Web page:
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Comparing how our Federal Income Tax is spent versus how we want it to be spent can be a deep spiritual lesson. Published as a "Matter of Faith" clergy column in the Eau Claire Leader-Telegram on September 13, 2008.
In 2007, 43% of our federal income taxes went to military uses and only 1% to diplomacy and humanitarian aid. Another way of saying it is that about half of every income tax dollar goes to prepare for, conduct and clean up after war, and only one penny of every dollar goes to finding peaceful alternatives and helping our neighbors. Many people have a hard time taking in what that means, so the neighboring graph may give a better picture of the dramatic import of those figures. Is that how you and I would allocate our tax dollars if we were voting our spiritual values and spending in line with our religious beliefs?
Let me make one thing clear as we start - this is not primarily a political question, but a question of morality and faithfulness, of priorities and stewardship. As Jesus points out in the parable of the Talents, we show our fidelity in how we take care of the resources with which we are entrusted. And it is impossible to deal faithfully with our riches if we are unaware of what they are and where we are spending them.
A graph produced annually by the Friends Committee on National Legislation paints a vivid picture of our national spending priorities, and the image is disturbing. How would that graph look if we compiled a physical representation of our religious priorities? How would we change our lives if we realized that the map of our beliefs clashed violently with the map of our impact on the world?
This seemed a perfect opportunity for a hands-on spiritual exercise. I gave local Quakers 10 marbles each and asked them to spend in six budget categories: Military, Healthcare, Poverty, Government Operations, Education/Jobs/Science/Energy/Environment, and Diplomacy/Foreign Aid. You can see the results in the bar graph. Clearly, there is a dramatic and troubling gap between Quaker ideals and Washington’s spending. But maybe this gap is just because Friends’ priorities, oriented toward peace, justice and care for creation, are not representative of wider community values. With this in mind, we set up a table last Wednesday at UW-EC and 140 students voted their values. The results, also on the neighboring graph, speak clearly for values in great tension with federal realities. The students obviously wanted to spend their incomes with concern for the poor and the earth, prioritizing health and education.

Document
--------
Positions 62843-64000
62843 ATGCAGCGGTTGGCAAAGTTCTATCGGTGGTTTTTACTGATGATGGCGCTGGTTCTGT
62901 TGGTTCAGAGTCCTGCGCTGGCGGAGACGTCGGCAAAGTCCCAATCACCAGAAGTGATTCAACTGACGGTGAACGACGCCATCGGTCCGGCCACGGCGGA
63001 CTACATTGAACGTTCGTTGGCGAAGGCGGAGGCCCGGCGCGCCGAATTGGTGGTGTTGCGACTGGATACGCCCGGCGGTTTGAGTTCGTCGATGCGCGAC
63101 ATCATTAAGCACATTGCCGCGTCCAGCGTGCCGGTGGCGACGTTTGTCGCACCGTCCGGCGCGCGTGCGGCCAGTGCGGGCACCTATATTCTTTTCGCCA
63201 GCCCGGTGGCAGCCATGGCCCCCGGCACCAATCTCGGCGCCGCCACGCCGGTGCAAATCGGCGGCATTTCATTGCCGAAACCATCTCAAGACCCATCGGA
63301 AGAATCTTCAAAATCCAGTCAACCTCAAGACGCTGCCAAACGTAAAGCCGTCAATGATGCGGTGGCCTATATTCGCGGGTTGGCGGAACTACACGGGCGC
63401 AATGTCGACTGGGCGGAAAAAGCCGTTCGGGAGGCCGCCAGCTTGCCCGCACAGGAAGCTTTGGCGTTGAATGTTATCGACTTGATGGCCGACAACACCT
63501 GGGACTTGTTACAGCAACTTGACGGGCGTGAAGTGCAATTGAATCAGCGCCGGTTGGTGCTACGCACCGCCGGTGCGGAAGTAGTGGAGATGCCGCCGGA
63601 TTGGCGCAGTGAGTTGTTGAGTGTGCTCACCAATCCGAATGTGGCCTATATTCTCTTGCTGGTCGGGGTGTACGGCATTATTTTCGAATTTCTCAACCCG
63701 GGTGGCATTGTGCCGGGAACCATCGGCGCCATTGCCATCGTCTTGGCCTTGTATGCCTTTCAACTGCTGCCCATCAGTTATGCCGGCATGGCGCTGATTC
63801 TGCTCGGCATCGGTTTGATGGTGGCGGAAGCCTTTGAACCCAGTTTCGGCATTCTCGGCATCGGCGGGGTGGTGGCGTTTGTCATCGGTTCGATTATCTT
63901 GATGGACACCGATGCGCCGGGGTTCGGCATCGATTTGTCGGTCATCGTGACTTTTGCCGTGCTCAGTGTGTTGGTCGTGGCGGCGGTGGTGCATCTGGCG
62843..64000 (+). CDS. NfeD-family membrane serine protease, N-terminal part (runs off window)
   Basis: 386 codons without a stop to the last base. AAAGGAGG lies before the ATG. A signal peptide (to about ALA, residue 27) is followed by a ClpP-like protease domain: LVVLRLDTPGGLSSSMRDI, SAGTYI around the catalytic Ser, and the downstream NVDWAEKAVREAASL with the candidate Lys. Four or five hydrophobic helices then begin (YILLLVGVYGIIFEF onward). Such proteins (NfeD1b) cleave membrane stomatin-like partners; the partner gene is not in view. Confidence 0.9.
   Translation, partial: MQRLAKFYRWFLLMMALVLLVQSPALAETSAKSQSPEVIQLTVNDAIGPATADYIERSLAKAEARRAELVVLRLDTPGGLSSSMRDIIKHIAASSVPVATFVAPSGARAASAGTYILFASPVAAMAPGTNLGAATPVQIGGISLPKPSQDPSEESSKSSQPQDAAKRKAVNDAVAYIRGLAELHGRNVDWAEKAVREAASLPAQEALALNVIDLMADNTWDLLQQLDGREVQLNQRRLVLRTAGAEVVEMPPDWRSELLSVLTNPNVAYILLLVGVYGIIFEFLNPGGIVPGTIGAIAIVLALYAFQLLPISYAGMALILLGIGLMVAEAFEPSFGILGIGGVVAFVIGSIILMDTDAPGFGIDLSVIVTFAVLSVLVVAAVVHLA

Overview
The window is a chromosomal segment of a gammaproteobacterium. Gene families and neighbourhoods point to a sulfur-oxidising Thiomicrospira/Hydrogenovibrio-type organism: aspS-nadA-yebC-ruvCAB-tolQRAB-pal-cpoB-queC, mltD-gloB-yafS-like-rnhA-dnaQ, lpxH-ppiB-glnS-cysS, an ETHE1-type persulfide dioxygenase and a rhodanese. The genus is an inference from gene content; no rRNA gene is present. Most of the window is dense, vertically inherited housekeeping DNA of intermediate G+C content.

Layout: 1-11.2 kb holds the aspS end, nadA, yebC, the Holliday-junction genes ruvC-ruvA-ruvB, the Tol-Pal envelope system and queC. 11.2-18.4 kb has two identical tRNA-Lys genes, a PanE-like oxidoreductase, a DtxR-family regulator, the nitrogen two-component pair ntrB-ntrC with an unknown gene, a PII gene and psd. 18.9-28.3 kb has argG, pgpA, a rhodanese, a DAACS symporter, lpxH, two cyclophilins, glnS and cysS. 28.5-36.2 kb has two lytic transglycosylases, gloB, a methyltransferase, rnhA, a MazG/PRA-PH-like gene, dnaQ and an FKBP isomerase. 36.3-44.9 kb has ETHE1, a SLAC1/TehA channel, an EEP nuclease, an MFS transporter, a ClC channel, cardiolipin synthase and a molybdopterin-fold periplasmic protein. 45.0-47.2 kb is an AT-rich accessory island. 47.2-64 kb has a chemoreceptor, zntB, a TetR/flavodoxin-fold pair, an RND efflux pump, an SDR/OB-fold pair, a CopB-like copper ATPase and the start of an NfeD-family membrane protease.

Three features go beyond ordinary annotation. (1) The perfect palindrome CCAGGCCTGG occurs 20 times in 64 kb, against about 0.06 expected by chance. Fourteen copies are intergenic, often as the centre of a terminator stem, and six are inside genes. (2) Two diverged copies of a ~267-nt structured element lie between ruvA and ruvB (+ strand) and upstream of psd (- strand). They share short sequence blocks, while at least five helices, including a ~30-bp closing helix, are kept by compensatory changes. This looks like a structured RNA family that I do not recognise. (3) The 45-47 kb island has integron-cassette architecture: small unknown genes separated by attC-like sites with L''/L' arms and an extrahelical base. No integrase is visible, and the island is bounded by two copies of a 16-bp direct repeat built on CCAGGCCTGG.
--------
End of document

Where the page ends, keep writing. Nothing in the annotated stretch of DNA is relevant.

Quakers tend less to lecture about what is good and what is bad, than to ask questions, trusting that the person who honestly sits with the questions will confront God’s voice and be led to change. There is an opportunity tomorrow to face such questions. On Sunday, September 14th, between 1-5 pm there will be an event in Phoenix Park called Voices for Peace 2008. There will be speakers, music, workshops, crafts and food, but there will be, especially, a safe place to ask questions and listen to personal experience. And there will be a table at which you will be invited to vote your values, physically. Then, having faced these painful realities, let’s join together in putting our hands to making our prayers real.
I leave you with some words from John Woolman, an 18th century American Quaker.
"May we look upon our treasures, and the furniture of our houses, and the garments in which we array ourselves, and try whether the seeds of war have nourishment in these our possessions..."